have been instances when we have shelved a song for years before our
congregation could enjoy it. Point is if the song is a powerful worship
song it will eventually find its spot on the rotation.
Then there will be the song that grates on you for no reason you can
explain. You personally don't like it and don't want to play it but
don’t you just know it the congregation loves it! Here is how I attempt
to handle these songs. I try to make them a praise offering to the
Father. I purposely choose to enjoy that the body is enjoying the song.
I admit it is not always easy.
Here is how we introduce new songs: The first time
the song as "special music". For whatever reason that no one seems to
remember, before the sermon someone will perform a special. So we take
advantage of our own tradition to present new music. At a later day we
the same song as offertory. This is what we call the music while the
collecting tithes and offerings. Some
of your people may know the songs from the radio, which will speed
We often project the lyrics on new songs during offertory – but only
occasionally on specials.You might
need to use the song as offertory more than once before people are
enough to sing with you.
Other praise teams say they introduce new music
service officially begins. Normally our pianist plays traditional music
this time. Yet other teams tell me they tell the congregation they are
do something new then run through the song as more of a performance
immediately play it again asking the congregation to join in. If they
cooperative at all they should be able to at least join in on the
most new songs. These are at least some ideas you might try to see what
into your services best. There is no one right way.
Remember to be prayerful and patient as you transition to a blended
service. Acceptance and cooperation do not happen overnight. Both sides
style division have to learn to trust you. The hymn people have to see
that you aren’t trying to change or eliminate their music and that you
aren’t trying to shove them out the door. The contemporary folks have
to see that you take them seriously. You aren’t going to turn their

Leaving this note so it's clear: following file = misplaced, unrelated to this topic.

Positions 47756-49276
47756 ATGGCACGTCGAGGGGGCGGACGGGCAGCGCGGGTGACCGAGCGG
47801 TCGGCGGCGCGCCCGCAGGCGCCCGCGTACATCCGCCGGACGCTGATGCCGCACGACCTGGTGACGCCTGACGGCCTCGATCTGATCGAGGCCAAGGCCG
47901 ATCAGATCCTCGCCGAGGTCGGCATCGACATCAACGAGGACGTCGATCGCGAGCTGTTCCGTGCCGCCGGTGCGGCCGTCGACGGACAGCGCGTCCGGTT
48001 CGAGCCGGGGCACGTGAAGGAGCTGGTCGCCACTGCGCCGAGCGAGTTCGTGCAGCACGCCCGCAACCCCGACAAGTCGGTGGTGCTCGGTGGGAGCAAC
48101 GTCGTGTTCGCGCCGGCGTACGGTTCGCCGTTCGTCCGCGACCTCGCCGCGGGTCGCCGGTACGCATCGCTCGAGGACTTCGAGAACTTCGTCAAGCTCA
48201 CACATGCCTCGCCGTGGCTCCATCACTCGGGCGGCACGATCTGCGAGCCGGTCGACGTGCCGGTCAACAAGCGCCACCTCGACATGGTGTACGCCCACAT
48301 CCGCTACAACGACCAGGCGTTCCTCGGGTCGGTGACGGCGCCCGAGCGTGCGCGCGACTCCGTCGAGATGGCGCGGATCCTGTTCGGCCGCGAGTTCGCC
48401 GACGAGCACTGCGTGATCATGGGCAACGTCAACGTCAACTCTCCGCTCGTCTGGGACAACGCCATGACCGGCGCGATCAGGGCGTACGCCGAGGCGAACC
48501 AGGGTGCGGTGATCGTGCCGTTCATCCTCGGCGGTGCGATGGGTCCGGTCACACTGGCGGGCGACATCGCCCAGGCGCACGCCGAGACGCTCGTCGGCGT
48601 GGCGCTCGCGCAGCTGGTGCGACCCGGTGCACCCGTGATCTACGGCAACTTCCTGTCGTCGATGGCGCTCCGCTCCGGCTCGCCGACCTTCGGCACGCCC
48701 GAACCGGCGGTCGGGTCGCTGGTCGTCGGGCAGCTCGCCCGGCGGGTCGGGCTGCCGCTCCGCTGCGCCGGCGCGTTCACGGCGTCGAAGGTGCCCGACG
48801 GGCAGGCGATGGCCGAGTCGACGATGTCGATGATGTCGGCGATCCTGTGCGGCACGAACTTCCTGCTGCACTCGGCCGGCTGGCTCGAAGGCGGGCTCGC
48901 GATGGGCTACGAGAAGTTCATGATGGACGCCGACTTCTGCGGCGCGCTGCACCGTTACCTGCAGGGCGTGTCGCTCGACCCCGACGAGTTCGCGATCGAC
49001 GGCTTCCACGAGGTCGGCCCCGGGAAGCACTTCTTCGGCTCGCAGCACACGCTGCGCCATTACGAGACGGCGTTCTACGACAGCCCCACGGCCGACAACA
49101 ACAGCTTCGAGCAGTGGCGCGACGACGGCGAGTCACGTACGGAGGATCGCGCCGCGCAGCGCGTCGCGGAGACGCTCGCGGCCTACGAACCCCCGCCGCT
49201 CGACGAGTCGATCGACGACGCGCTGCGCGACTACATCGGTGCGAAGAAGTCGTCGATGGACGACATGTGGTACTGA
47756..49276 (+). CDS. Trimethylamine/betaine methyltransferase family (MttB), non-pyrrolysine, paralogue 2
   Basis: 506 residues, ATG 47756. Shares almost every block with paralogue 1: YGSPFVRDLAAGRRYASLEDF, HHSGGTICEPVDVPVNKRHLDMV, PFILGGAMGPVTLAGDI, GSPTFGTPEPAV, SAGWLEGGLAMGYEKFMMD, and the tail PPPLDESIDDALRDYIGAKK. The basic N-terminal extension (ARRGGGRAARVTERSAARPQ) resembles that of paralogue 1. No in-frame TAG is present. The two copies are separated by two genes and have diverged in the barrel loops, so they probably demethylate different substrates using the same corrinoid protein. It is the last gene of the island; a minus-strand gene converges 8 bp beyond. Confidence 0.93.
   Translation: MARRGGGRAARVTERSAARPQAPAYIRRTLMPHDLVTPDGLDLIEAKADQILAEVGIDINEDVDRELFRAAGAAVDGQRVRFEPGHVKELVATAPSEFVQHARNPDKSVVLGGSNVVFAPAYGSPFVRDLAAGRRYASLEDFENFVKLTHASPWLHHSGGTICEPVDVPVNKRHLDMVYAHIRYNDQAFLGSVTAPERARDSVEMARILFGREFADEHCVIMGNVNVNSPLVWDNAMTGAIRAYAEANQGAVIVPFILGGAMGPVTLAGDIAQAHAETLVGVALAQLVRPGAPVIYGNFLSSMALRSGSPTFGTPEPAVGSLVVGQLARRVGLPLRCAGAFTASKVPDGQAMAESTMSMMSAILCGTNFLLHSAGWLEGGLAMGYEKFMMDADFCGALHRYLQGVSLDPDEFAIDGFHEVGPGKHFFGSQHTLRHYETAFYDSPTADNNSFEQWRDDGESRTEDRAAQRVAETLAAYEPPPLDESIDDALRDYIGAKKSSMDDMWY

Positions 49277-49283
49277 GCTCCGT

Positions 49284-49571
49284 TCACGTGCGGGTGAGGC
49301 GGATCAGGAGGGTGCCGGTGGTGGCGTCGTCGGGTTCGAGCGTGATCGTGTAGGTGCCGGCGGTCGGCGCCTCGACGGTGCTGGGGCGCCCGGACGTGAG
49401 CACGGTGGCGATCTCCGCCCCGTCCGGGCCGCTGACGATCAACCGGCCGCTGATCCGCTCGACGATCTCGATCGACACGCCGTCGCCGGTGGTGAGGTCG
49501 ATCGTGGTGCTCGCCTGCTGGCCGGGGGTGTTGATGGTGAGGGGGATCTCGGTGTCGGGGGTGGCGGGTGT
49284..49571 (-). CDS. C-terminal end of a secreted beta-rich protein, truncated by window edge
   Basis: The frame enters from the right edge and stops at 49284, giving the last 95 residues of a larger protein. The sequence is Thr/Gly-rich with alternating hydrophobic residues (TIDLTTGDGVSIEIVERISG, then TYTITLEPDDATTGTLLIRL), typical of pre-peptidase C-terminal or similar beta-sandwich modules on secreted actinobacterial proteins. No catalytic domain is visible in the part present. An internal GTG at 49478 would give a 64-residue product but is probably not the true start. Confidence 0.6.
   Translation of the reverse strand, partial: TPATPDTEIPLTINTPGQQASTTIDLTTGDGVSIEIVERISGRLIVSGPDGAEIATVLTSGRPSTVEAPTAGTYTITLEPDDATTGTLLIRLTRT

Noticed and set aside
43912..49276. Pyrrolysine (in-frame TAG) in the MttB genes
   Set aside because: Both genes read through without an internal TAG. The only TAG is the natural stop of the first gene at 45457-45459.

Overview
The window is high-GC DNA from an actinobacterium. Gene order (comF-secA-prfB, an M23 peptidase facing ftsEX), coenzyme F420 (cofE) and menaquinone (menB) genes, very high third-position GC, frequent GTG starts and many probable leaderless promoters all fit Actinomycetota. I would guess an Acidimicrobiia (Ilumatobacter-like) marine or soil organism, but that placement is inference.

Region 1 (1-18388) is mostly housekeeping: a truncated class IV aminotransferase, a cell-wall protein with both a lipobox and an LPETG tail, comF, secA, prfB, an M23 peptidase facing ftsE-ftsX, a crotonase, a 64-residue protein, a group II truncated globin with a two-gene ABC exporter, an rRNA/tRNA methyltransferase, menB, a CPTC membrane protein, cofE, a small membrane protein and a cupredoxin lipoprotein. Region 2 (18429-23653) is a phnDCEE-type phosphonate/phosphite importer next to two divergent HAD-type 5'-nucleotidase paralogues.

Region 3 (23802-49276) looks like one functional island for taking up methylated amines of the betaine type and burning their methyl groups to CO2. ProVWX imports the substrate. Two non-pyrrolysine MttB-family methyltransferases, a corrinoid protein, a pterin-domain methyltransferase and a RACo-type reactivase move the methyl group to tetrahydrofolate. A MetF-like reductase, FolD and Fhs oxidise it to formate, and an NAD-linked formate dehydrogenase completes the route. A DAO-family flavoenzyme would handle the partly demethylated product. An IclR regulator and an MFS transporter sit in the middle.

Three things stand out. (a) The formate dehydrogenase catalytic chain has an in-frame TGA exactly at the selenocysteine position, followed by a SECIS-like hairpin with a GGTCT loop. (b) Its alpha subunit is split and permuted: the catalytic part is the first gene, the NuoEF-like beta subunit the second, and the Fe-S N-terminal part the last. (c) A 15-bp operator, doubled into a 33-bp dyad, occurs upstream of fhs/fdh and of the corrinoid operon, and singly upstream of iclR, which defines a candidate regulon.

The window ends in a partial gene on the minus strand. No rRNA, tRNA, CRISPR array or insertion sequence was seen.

music into stuffy elevator music. Neither side wants to feel that their
needs have been ignored or that you are only patronizing them. At the
same time they must be made to understand the body of Christ is made up
of a very diverse group. It isn’t possible to always get your way. We
must learn to compromise and each give a little for the sake of unity.
I hope this has helped in some small way. Feel free to write me a note.
I am not an expert but I have been through the battle. One that today I
sure had to happen but we didn't know any better. The LORD grant you
peace and wisdom in your leading.
Copyright © 2008 by Kevin Sluder
All rights reserved
Links to some
of my articles:
Praise Band A little bit about how we got
Our Continuing Journey latest updates.
Introducing praise music in an established church
This has become more of a history lesson of our struggle and our
Blended Services Do Work! The experts
were wrong - We finally figured out how to make it work!
Come Let Us Worship And Bow Down The problem
of Idol worship in the church
I've Got Sunshine On A Cloudy Day
Recognizing the silver lining that we often find on what we think are
bad things in our lives.
Hymns Versus Praise Songs A humorous
A Little Musician Humor Lighten up!
Guitars! Jesus wants me to have a new guitar?
Terrorism In The Church Take a stand
against spiritual abuse.
Cool Links Some helpful resources
Blended Worship - Good for the Body A
wondeful article by Pastor of Music Ron Man